Ridsdale, L. and Clark, L.V. and Dowson, A.J. and Goldstein, L.H. and Jenkins, L.M. and McCrone, P. and Seed, P.T. (2007) How do patients referred to neurologists for headache differ from those managed in primary care? British Journal of General Practice, 57 . pp. 388-395.
|The full text of this publication is not available from this repository. (Contact us about this Publication)|
Headache is the neurological symptom most frequently presented to GPs and referred to neurologists, but little is known about how referred patients differ from patients managed by GPs. Aim To describe and compare headache patients managed in primary care with those referred to neurologists. Design of study Prospective study. Setting Eighteen general practices in south-east England. Method This study examined 488 eligible patients consulting GPs with primary headache over 7 weeks and 81 patients referred to neurologists over 1 year. Headache disability was measured by the Migraine Disability Assessment Score, headache impact by the Headache Impact Test, emotional distress by the Hospital Anxiety and Depression Scale and illness perception was assessed using the illness perception questionnaire. Results Participants were 303 patients who agreed to participate. Both groups reported severe disability and very severe impact on functioning. Referred patients consulted more frequently than those not referred in the 3 months before referral (P=0.003). There was no significant difference between GP-managed and referred groups in mean headache disability, impact, anxiety, depression, or satisfaction with care. The referred group were more likely to link an increased number of symptoms to their headaches (P=0.01), to have stronger emotional representations of their headaches (P=0.006), to worry more (P=0.001), and were made anxious by their headache symptoms (P=0.044). Conclusion Patients who consult for headache experience severe disability and impact, and up to a third report anxiety and/or depression. Referral is not related to clinical severity of headaches, but is associated with higher consultation frequency and patients' anxiety and concern about their headache symptoms.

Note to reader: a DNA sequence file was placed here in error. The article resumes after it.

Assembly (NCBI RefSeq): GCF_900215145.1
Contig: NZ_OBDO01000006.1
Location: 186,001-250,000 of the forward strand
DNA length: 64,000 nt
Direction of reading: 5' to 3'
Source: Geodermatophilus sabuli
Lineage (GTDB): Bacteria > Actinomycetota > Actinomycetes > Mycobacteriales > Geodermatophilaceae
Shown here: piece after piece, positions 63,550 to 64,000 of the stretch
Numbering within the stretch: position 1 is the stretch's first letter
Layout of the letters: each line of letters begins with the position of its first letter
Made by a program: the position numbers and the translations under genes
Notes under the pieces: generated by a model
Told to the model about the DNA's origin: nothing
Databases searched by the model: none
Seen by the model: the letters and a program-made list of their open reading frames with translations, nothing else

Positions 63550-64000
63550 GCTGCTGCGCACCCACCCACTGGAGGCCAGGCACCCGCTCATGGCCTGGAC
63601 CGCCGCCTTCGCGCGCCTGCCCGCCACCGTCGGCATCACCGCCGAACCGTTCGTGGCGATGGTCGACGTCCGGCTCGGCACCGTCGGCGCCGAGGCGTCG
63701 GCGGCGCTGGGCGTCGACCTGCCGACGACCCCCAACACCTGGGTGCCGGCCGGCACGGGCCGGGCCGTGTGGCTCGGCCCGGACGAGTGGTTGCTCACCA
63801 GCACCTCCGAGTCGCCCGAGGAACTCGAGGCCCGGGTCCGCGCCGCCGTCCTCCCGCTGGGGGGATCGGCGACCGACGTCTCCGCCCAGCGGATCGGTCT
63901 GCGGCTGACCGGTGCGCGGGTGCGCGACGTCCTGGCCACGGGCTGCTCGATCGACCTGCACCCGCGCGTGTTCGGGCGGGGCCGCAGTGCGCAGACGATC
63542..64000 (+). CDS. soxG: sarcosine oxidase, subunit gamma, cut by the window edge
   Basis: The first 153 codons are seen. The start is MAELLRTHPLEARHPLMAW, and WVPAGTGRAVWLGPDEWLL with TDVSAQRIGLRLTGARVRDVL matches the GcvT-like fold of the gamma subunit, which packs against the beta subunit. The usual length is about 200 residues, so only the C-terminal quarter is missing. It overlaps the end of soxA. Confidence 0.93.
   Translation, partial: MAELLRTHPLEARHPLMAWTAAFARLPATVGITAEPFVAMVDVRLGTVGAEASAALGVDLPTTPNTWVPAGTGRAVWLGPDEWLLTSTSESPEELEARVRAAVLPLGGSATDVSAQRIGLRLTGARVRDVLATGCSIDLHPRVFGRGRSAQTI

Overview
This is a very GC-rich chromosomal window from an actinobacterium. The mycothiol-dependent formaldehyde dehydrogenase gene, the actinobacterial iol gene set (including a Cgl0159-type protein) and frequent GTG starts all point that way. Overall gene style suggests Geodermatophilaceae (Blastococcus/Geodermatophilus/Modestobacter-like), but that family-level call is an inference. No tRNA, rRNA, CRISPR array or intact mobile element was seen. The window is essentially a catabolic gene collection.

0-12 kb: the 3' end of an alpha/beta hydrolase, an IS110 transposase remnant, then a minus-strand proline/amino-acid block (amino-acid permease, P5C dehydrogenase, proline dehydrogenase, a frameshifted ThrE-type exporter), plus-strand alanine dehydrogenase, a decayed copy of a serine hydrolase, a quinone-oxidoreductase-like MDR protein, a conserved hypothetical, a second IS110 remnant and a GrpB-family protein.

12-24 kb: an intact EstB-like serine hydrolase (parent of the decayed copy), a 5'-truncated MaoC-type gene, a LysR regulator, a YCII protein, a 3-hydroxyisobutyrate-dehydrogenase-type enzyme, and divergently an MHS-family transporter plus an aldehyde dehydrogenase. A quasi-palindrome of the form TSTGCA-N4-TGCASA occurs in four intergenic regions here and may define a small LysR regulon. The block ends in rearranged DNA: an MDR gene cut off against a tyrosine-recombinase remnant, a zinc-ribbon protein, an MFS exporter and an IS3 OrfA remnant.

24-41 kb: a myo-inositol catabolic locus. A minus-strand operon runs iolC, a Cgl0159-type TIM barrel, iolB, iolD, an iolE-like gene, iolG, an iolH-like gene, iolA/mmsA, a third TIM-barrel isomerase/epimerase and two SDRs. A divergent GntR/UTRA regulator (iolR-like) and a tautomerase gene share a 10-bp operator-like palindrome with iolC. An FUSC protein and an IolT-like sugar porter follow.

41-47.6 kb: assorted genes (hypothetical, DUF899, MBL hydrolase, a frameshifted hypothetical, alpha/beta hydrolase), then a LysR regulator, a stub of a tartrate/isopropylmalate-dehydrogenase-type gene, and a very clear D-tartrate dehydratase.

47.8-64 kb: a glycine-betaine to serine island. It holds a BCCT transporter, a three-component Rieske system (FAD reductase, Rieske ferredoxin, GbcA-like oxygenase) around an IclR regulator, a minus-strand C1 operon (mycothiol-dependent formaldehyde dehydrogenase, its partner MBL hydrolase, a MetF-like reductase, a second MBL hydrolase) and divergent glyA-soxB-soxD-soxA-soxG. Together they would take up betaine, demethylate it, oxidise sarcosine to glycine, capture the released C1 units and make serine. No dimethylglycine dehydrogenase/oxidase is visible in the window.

|Uncontrolled keywords:||headache; migraine disorders; neurology; primary health care; referral and consultation.|
|Subjects:||R Medicine > R Medicine (General)
H Social Sciences > H Social Sciences (General)
|Divisions:||Faculties > Social Sciences > School of Social Policy Sociology and Social Research > Centre for Health Services Studies|
|Depositing User:||Paula Loader|
|Date Deposited:||28 Apr 2008 09:01|
|Last Modified:||27 Sep 2010 10:36|
|Resource URI:||http://kar.kent.ac.uk/id/eprint/2897 (The current URI for this page, for reference purposes)|
- Depositors only (login required):